Wanted: someone to step in and turn around a big and failing multilateral organisation. The post involves relocation to Geneva where the successful candidate will require the cunning of a Machiavelli, the political skills of Nelson Mandela and the thick skin of a rhinoceros. Plus a good dollop of luck.
The job description for director general of the World Trade Organization did not quite go like that, but none of the eight people who have put themselves forward to succeed Brazil’s Roberto Azevêdo are in any doubt as to the extent of the challenge.
Ground down by seven years in the role, Azevêdo quit the WTO on Friday a year early and has moved seamlessly to a job on the board of the US soft drinks company Pepsi. The first phase of the struggle to replace him ends on 7 September by which time it is thought the eight candidates – including the former UK international trade secretary Liam Fox – will have had enough time to make their pitches and the selection process begins. Over the next two months the intention is to whittle the eight down to five and then two before the lucky – or perhaps unlucky – winner is announced.
The WTO’s problem is simple: it has two functions – to negotiate global trade deals among its 164 members and to act as the arbiter of trade disputes – but has struggled to do either in recent years.
Next November, it will be 20 years since the WTO launched the Doha development round, with the avowed aims of extending free trade to new areas such as services and expanding the benefits to the least developed countries. Officially, the intention is still to complete the Doha round but in reality the members gave up on the idea years ago.
Under Azevêdo, the WTO has tended to focus on plurilateral deals, essentially coalitions of the willing where small groups of countries try to cut deals in areas, such as e-commerce, where there is some prospect of finding agreement.
Finding common ground for anything more than a limited agenda of liberalisation has proved impossible. The US, backed by the EU, says China, now the world’s second-biggest economy, should no longer get special treatment for its trade. Beijing says it should because its per capita incomes are much lower than those in the west.
This argument has been rumbling away for years. The issue that has brought the WTO’s problems to a head involves the seemingly arcane question of how to settle trade disputes. Under the WTO’s rules any argument between member states over alleged unfair practices are decided by a panel, with the losing side having the right to appeal.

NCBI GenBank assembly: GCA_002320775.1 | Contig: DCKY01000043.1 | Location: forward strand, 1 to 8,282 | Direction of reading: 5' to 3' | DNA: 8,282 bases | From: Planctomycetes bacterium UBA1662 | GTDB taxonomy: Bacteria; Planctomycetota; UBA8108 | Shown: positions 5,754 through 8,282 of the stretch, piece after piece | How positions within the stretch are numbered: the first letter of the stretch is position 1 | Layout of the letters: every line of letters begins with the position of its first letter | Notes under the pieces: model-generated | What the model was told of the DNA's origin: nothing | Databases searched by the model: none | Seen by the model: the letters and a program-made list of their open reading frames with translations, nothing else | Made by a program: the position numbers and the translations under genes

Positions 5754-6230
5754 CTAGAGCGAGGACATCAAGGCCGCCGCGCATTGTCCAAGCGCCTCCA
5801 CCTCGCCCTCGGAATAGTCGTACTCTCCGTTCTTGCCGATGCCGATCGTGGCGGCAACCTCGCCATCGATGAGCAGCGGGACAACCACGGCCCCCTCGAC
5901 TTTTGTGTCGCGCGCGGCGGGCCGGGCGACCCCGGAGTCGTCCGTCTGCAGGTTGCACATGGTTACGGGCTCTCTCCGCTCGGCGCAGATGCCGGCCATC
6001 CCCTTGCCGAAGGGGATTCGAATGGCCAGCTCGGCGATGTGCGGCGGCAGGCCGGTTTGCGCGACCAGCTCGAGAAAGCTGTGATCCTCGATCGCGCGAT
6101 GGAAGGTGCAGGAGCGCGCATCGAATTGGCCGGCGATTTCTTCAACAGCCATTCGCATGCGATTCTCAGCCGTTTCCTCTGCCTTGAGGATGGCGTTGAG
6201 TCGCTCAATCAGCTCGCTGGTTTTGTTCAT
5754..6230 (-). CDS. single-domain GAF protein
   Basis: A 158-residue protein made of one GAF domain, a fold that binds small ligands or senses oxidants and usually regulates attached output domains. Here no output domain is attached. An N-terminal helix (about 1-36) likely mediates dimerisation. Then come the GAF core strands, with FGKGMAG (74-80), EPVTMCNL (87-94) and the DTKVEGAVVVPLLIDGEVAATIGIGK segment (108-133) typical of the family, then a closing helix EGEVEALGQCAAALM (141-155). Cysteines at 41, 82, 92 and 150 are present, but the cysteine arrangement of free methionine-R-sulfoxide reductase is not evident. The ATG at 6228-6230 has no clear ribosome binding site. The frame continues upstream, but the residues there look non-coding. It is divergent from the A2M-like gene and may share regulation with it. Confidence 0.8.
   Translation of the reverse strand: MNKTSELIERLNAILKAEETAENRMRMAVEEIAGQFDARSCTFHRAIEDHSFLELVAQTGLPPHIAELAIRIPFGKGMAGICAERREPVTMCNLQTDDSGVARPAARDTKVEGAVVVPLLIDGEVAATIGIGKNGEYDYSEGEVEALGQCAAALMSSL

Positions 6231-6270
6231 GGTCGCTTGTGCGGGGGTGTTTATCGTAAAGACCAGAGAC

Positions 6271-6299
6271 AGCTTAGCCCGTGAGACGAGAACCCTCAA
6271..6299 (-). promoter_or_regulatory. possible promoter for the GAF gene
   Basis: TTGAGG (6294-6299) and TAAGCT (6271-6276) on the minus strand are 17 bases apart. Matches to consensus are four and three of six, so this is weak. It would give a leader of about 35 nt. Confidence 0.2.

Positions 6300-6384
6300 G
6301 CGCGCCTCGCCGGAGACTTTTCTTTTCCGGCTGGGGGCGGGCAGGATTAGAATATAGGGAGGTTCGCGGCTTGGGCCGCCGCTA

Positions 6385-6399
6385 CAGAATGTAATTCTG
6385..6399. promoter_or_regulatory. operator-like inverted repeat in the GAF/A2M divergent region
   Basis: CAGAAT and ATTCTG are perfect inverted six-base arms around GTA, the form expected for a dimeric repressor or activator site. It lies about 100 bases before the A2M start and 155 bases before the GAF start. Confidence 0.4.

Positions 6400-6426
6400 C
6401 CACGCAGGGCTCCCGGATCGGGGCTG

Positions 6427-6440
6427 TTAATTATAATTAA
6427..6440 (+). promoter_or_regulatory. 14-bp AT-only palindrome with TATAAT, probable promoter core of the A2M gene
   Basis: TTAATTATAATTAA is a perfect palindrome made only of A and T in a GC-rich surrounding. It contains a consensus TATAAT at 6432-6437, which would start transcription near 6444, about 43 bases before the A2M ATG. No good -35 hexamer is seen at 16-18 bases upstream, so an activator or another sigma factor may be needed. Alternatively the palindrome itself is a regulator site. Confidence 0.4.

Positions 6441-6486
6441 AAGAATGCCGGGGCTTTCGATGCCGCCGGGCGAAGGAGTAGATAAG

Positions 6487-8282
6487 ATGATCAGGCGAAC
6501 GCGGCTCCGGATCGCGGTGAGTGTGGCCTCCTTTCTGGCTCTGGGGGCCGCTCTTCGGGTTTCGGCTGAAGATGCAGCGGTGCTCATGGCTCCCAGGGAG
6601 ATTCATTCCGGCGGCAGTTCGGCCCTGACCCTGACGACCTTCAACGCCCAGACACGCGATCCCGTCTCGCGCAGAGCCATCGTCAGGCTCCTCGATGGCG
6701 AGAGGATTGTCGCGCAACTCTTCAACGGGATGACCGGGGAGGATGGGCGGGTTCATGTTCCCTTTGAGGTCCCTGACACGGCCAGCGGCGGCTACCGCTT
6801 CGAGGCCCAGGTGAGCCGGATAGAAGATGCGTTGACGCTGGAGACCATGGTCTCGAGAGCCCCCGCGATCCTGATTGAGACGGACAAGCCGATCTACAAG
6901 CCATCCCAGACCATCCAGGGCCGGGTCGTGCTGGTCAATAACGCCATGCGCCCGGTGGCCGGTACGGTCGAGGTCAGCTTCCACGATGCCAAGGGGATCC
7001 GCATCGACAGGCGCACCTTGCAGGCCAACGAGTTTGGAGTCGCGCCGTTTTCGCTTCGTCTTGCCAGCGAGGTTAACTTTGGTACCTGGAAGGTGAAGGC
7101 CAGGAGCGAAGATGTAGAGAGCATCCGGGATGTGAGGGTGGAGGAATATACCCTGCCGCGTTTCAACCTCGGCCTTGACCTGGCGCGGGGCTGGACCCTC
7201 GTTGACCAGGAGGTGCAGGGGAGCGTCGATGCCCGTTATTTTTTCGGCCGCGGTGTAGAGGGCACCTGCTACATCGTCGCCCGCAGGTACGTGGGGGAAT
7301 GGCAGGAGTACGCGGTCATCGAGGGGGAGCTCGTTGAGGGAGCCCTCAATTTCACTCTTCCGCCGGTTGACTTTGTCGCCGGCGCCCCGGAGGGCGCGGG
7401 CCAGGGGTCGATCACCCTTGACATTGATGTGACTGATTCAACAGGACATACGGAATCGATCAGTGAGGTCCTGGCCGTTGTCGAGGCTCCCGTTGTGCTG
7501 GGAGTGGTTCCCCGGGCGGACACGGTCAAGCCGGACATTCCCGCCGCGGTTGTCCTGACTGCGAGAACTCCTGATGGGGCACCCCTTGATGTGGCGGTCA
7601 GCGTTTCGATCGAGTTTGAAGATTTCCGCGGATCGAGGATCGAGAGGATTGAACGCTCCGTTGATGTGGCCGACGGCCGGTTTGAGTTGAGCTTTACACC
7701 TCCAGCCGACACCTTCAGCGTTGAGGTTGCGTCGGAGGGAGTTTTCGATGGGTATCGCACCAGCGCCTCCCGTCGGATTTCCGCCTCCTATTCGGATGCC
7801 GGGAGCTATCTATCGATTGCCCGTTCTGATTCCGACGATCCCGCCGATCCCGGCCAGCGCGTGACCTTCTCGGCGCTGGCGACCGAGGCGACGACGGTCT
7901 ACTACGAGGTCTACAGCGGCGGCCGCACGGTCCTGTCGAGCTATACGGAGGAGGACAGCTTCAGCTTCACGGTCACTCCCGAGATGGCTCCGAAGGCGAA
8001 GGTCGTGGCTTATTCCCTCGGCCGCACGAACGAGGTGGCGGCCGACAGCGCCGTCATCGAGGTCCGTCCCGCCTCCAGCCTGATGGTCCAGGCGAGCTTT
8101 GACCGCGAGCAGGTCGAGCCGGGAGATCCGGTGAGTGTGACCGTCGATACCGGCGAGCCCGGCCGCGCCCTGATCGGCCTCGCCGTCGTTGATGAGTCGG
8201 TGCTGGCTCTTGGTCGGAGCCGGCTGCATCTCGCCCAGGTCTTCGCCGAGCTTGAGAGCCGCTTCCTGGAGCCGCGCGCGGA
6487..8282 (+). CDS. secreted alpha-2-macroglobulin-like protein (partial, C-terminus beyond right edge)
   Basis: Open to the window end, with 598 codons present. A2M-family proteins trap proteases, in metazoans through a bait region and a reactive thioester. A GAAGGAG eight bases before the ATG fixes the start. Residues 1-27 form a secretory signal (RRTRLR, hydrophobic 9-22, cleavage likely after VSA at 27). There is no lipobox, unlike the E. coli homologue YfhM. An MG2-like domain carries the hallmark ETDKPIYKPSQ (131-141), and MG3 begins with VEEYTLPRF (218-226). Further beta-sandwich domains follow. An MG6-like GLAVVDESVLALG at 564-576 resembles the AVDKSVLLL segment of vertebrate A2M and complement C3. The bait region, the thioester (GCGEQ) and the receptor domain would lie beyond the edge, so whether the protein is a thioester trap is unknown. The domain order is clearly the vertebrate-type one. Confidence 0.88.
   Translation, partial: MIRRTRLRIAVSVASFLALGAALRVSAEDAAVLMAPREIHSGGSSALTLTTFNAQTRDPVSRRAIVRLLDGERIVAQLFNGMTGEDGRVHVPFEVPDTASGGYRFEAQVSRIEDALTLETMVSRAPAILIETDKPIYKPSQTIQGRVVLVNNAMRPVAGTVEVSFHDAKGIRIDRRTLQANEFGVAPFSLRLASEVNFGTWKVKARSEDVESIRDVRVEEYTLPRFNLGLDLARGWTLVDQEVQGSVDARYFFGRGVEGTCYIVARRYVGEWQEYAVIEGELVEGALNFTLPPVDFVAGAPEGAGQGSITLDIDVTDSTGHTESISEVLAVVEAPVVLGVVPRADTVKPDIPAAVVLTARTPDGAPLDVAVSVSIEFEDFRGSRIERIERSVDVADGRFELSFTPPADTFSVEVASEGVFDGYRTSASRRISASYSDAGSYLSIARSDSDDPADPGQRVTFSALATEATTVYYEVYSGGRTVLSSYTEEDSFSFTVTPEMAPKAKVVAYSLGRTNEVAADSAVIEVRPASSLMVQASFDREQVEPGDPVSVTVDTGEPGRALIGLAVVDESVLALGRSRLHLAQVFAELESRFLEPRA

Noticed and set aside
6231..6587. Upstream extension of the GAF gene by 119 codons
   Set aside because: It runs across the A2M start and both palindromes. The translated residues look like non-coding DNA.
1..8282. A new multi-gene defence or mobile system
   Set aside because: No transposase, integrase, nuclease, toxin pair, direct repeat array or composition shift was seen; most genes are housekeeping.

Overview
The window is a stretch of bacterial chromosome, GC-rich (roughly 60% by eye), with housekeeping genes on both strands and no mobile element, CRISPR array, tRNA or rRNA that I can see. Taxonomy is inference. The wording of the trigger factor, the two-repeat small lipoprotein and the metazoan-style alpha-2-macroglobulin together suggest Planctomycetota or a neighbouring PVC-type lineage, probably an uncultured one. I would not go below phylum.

The rulings made by the WTO’s appellate body have become controversial. The US, and other countries, are unhappy about the tendency of the judges to make rulings that make trade law rather than simply interpret the existing rules. So upset has Washington become over what it sees as an infringement of its sovereignty that it has blocked the appointment of new judges to the disputes panel, depriving it of a quorum.
Add in a collapse of global trade caused by the Covid-19 pandemic and the increasingly tense trade relationship between the US and China and all the ingredients are in place for a perfect storm. The atmosphere in Geneva has become so poisonous that it proved impossible for members even to agree which of Azevêdo’s four deputies should act as temporary WTO head while a new director general was chosen. As a result, all four are jointly in charge.
Richard Kozul-Wright, the director of the globalisation divisions at the United Nations Conference on Trade and Development, said: “The WTO has seen a huge haemorrhaging of trust on all sides. It doesn’t need a technocrat. It needs someone who can restore a bit of faith in the institution. That’s what’s needed.”
The candidate who ticks the right boxes, Kozul-Wright says, is Ngozi Okonjo-Iweala, a former Nigerian finance minister with a reputation as a skilled political operator and fighter against corruption. Her strongest rival is the Kenyan trade expert Amina Mohamed, who has worked at the WTO. Either would be the first African and the first woman to hold the post.
The chances of one of the two getting the job are relatively good, but is likely to have as much to do with global politics as with their suitability. Mexico’s candidate will probably be ruled out because a Latin American has just held the post. Fox is supported by the US, which according to one Geneva insider might be the kiss of death. The Moldovan, Saudi Arabian and Egyptian candidates lack an obvious power base. That leaves the South Korean trade minister, Yoo Myung-hee, who would be a good compromise candidate were it not for her country’s fraught relations with two big neighbours: China and Japan.
Every candidate has said the WTO needs reform if it is to survive, but according to Kozul-Wright that might not be sufficient. The hostility towards China exists across the US political spectrum and will not disappear if Joe Biden defeats Donald Trump in November. Most trade, he says, takes place within three blocks – east Asia, North America and western Europe, and involves big corporations struggling to secure and maintain intellectual property rights.
When it was created a quarter of a century ago, the WTO pledged to raise living standards, ensure full employment and ensure there was enough effective demand to facilitate open trade in goods and services. “No one thinks it has anywhere lived up to its claims,” Kozul-Wright said.